The Incredible Impact of School Nurses


School nurse helps a child with type 1 diabetes test their blood sugar

School nurses are essential to a child’s type 1 diabetes (T1D) care plan, particularly in elementary and middle school. At Woodward Academy in Atlanta, GA, that person is Nurse Whyte.

Part of the family

Mary Raine Whyte, CCRN, CDCES, is a middle school nurse at Woodward Academy. The incredible impact she has made on many T1D families in her 24-year tenure has not gone unnoticed.

The Klumok Family
The Klumok Family

“Nurse Whyte was my favorite nurse,” said Bobby Klumok, now a high schooler. “She kept me safe and allowed me to perform at my academic best.”

Bobby’s mom, Lisa, agrees. “No other nurse compared to Nurse Whyte! She not only took care of those with T1D, but taught the teachers about it and explained the academic issues of high and low blood sugar,” she said.

The Hayes Family
The Hayes Family

For Monica Hayes, Nurse Whyte was more than a staff member. “Nurse Whyte immediately became a part of our family,” Monica said. “She attends many local T1D events and continues to connect families, best practices, and experiences.”

Monica’s daughter, Taylor, recognizes how beneficial it was to have such an involved nurse when she was in middle school. “School nurses are another set of eyes for parents,” she said. “They make us feel comfortable being away from them.”

Support from day one

After a child is diagnosed with T1D, the return to school is often nerve-wracking and overwhelming for parents. School nurses provide essential support when families are at their most vulnerable. 

“I sit them down, allow them to grieve, and just tell them it’s going to be okay,” Whyte said. “I also try to get them aligned with another T1D parent. That support is pivotal.”

School nurses also focus on managing a child’s T1D so that their school day is like everyone else’s. “Being in school is about learning, growing, and being social with friends,” said Kelly Alladina, RN, CDCES, Program Manager, Community Screening and Clinical Trials Education at JDRF. “School nurses help with diabetes management so students can focus on school—not their T1D.”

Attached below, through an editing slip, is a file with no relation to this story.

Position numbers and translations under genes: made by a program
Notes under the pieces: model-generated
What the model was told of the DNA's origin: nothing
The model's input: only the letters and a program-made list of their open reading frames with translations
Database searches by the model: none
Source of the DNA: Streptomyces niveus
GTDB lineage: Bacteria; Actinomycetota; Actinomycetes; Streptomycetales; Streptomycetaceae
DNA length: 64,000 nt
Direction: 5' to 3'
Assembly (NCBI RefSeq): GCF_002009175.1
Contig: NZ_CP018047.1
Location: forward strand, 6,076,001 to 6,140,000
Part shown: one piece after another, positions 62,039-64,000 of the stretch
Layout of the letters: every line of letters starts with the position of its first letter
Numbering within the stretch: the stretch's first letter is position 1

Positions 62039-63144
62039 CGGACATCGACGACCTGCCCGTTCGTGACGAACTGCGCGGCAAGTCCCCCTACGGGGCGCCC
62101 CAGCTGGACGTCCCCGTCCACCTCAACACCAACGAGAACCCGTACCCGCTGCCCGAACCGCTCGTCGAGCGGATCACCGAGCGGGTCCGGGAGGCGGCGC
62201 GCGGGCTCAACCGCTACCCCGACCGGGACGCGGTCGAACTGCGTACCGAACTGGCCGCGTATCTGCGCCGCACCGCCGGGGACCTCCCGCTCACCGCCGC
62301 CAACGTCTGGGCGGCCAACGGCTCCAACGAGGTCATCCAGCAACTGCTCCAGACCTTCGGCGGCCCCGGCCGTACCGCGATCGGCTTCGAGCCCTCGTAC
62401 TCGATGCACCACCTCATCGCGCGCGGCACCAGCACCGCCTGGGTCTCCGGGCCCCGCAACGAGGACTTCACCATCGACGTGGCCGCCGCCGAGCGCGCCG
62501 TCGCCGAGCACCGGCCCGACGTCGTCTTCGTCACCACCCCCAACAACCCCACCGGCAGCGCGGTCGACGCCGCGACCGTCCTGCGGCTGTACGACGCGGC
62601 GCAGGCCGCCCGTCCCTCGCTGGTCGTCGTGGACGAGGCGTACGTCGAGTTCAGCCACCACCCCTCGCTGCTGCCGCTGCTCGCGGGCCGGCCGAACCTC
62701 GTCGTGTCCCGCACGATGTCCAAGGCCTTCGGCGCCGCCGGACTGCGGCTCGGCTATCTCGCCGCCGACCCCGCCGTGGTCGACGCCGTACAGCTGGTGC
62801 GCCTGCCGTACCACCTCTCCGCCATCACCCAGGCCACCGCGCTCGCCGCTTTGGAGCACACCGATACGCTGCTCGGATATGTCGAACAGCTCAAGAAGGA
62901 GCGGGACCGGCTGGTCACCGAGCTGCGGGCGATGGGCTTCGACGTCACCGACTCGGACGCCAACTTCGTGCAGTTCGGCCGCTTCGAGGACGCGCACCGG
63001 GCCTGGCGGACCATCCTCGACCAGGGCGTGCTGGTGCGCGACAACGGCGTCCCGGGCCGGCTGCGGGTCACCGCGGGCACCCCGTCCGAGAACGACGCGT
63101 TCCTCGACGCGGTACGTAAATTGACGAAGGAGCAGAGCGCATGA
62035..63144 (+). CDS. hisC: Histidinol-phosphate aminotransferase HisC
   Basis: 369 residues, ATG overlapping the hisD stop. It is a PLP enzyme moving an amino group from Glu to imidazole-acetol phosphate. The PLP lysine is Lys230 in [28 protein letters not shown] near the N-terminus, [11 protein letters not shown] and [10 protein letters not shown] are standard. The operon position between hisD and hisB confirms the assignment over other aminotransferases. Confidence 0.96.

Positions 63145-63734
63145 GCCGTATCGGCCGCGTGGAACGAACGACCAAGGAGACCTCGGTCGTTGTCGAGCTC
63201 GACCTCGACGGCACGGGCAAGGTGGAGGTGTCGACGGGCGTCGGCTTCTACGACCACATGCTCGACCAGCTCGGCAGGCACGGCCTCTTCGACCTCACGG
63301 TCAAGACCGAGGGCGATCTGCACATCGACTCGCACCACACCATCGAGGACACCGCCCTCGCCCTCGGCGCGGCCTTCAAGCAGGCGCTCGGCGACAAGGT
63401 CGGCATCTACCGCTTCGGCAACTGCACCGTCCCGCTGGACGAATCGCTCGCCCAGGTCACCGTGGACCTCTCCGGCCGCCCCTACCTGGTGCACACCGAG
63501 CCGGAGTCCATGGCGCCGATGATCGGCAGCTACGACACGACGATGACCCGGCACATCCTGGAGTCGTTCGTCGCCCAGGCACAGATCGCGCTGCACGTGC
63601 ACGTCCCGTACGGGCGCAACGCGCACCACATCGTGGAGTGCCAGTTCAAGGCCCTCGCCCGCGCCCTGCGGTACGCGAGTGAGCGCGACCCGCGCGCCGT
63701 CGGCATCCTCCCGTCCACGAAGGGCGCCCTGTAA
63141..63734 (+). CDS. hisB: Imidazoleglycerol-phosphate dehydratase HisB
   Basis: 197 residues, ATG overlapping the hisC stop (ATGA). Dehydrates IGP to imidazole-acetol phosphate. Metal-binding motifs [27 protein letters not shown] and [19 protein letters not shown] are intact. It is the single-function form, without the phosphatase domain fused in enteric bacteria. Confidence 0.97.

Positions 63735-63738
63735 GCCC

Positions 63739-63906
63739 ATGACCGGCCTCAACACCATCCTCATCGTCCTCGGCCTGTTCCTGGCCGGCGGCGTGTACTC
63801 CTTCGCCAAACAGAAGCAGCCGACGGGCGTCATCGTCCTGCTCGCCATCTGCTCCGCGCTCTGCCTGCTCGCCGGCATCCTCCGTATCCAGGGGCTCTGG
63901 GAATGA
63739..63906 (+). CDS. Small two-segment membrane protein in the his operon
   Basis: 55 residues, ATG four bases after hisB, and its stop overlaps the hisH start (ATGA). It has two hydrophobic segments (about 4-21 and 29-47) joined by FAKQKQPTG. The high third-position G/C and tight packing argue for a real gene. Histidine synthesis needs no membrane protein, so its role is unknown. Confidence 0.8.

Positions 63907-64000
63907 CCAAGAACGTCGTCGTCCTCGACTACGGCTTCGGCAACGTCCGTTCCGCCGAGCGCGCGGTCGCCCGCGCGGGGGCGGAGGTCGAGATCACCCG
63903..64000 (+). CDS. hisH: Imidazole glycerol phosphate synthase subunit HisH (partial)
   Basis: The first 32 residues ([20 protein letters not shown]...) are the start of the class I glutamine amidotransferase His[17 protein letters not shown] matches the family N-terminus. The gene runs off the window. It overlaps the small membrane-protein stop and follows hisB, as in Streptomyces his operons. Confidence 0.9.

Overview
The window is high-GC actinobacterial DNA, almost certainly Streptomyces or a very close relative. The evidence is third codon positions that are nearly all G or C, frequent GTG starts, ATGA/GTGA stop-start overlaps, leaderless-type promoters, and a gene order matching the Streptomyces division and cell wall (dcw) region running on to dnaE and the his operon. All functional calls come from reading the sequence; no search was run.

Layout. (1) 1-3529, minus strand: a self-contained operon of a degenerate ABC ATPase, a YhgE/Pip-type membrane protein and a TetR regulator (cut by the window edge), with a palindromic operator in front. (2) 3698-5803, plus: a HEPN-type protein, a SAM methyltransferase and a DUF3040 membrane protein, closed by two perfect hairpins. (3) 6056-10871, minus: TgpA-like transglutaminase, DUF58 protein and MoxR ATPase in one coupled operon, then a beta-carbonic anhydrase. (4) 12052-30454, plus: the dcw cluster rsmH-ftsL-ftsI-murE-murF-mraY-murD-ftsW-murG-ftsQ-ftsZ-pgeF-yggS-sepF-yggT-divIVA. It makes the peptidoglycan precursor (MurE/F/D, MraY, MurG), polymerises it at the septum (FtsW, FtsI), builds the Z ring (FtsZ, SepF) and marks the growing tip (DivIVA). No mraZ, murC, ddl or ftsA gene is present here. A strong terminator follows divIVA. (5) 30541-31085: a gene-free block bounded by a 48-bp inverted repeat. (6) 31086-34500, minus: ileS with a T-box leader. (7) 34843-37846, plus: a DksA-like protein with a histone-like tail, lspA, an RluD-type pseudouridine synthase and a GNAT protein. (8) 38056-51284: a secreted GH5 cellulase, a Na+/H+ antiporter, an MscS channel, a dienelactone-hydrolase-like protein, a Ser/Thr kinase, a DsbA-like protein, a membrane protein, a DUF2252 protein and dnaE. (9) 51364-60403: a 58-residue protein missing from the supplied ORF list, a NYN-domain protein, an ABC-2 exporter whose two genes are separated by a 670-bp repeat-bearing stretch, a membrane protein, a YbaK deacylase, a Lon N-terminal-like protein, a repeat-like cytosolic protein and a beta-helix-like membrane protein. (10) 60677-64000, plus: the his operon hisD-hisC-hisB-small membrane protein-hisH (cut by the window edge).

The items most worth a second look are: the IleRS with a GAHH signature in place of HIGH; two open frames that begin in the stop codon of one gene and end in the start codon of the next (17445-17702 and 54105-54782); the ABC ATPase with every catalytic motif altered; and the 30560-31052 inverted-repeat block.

More than band-aids and cough drops

School nurses are responsible for promoting the health and well-being of everyone in the school community. “Being a school nurse is more than band-aids and cough drops,” Whyte said. “We administer first aid, emergency care and medications, conduct health assessments, manage chronic conditions like T1D, ensure immunization compliance, develop health promotion programs, and maintain accurate health records.”

And it doesn’t come without challenges—a lot of them. 

“Many schools have thousands of kids under one roof, and the nurse can see hundreds of ‘patients’ daily,” Alladina said. “This can make it challenging to learn each disease state in depth, especially with changes in technology and treatment, in T1D and other conditions.” 

There is also a need for more school nurses and substitutes, which leads to a high burnout rate among the profession.  Despite this, many school nurses share a special bond with their T1D students, and JDRF offers resources to make their job a little easier.

JDRF champions school nurses

Nurse Whyte presenting a check to JDRF from Woodward Academy in 2018
Nurse Whyte presenting a check to JDRF from Woodward Academy in 2018

“There are many ways that JDRF supports school nurses,” Alladina said. “Our chapters partner with school districts to provide resources and to make connections within the T1D community. Local JDRF chapters also invite school nurses to participate in One Walk and other events with their students!”

Nurse Whyte is grateful for JDRF’s support and research initiatives. “JDRF-funded research helps everyone living with T1D, which makes my job easier and keeps kids in class longer. The technology JDRF helped advance also allows students and parents to rest a little easier.”

JDRF thanks all school nurses for their tireless efforts to ensure all children living with T1D are safe and healthy at school!


Editor’s note: The author would like to thank her son’s middle school nurse, Jody, for her support immediately following his diagnosis and for instilling in him confidence in managing his T1D.